Why clients should be mindful of their RRSP leftovers

People can get much-needed peace of mind from a healthy RRSP balance — unless it gets too large

Why clients should be mindful of their RRSP leftovers

For many tourists visiting Asian all-you-can-eat buffets, one policy may come as an unpleasant surprise: “leftovers will be charged accordingly.” Unlike the majority of North American buffets, many Asian establishments charge patrons extra for any food left uneaten on their plates.

Canadian retirement savers, particularly those building their nest eggs through RRSPs, face a similar dilemma. “[W]hile many worry about running out of money, taking out too little can also be a costly mistake, especially if you have considerable funds stashed in a registered retirement savings plan (RRSP) or registered retirement income fund (RRIF),” reported Global News.

Clay Gillespie, managing director at RGF Integrated Wealth Management in Vancouver, explained to the news outlet that some people with healthy RRSPs minimize their withdrawals in order to maximize their opportunity for tax-free capital growth. Some even refuse to touch their RRSP’s until they’ve been converted to RRIFs, and withdraw as little as they can even after that.

While that strategy may be ideal during the accumulation phase, it can backfire upon the account holder’s death: at that point, the value of the RRSP or RRIF is generally included on their final tax return, exposing their estate to a massive tax hit.  According to a recent note from Ontario-based O’Sullivan Estate Lawyers: “The terminal year will generally have many actual and deemed income inclusions, and it may be likely that the top marginal income tax rate will apply such that more than half of RRSP or RRIF funds, as applicable, could be lost to income tax.”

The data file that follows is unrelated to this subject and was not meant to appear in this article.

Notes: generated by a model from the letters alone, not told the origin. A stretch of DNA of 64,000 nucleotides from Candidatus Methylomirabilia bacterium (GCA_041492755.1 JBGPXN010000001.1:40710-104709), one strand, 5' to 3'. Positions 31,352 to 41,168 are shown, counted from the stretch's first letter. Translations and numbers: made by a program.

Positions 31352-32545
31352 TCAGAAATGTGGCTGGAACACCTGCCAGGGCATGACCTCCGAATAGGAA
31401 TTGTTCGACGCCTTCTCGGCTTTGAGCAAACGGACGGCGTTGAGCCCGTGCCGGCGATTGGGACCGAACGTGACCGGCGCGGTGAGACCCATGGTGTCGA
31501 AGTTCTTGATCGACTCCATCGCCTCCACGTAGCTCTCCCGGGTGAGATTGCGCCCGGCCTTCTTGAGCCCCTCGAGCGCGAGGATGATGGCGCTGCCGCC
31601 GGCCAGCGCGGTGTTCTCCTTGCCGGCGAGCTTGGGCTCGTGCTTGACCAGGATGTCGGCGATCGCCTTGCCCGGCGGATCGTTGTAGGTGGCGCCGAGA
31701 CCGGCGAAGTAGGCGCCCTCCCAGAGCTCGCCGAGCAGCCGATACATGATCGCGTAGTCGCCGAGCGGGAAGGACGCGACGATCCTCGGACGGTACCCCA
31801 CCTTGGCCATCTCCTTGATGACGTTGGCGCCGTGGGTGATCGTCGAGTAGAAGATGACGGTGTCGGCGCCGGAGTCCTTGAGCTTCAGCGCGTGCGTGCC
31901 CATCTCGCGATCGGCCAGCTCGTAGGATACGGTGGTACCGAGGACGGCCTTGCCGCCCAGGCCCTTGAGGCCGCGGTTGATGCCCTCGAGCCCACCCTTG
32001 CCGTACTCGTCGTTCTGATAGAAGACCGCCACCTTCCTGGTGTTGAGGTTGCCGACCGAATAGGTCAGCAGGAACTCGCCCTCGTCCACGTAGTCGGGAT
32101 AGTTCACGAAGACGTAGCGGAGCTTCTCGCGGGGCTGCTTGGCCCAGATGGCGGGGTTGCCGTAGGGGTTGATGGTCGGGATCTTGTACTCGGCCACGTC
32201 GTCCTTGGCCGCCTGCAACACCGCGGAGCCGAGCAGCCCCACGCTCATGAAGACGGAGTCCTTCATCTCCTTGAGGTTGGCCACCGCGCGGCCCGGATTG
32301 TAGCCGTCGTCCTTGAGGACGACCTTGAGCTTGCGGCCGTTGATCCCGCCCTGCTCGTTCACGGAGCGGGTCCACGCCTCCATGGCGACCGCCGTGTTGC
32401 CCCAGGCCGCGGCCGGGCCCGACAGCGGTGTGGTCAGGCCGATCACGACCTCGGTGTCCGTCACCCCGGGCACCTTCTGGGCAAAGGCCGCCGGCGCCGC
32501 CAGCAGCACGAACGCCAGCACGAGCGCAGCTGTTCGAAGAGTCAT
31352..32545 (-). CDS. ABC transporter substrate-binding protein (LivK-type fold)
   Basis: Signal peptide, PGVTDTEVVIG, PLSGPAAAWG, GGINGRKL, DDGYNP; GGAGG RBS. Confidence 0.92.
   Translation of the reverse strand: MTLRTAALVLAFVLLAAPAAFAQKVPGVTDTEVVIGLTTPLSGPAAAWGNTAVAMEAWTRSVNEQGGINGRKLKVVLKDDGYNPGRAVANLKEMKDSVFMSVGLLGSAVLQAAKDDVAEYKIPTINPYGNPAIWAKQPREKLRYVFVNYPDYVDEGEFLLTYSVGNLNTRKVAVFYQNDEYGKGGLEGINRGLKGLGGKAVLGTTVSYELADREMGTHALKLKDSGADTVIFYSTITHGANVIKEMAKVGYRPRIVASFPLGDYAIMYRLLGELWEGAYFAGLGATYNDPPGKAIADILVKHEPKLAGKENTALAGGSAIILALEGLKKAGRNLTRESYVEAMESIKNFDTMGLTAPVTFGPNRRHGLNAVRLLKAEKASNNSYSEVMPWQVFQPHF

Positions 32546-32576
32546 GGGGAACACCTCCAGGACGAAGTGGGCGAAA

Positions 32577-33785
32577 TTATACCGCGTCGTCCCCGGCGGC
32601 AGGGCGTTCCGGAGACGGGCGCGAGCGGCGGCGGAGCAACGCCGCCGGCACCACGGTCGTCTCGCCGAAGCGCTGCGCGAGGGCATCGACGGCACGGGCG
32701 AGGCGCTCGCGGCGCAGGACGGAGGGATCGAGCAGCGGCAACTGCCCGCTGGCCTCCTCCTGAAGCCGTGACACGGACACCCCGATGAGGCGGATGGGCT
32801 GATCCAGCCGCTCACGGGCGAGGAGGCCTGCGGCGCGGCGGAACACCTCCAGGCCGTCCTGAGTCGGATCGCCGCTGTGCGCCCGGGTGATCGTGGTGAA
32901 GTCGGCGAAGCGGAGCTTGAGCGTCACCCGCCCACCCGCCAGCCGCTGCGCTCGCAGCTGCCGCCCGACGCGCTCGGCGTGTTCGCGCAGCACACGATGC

One possible alternative, according to the note, is to designate a married or common-law partner as an eligible beneficiary to receive the deceased person’s RRSP or RRIF funds; a financially dependent minor child or grandchild, or a financially-dependent infirm adult child or grandchild, may also be designated.

In either case, there would be no income-tax cost to the deceased person’s estate. But “[i]ncome earned inside the RRSP/RRIF following the death of the original annuitant, where an eligible beneficiary is designated, will be taxed in the hands of the beneficiary,” the note said.

Transferring an RRSP or RRIF to one’s spouse or common-law partner, Gillespie added, will only defer the one-time tax bill. Minimizing that final tax reckoning will take a well-constructed drawdown strategy, determining how much should be withdrawn to cover expenses while minimizing tax. It should take into account the life expectancies of both partners, their age, when their retirement starts or will start, other sources of retirement income, government benefits, and a host of other factors.

Another approach, according to Gillespie, is to withdraw more than the minimum from one’s RRSP, putting the excess in a TFSA or a non-registered account. With that approach, any designated beneficiaries to the TFSA would only be taxed on investment income earned after the time of the original account owner’s death. Even in a non-registered account, choosing investments with preferential tax treatment would further reduce the final tax bill, he added.


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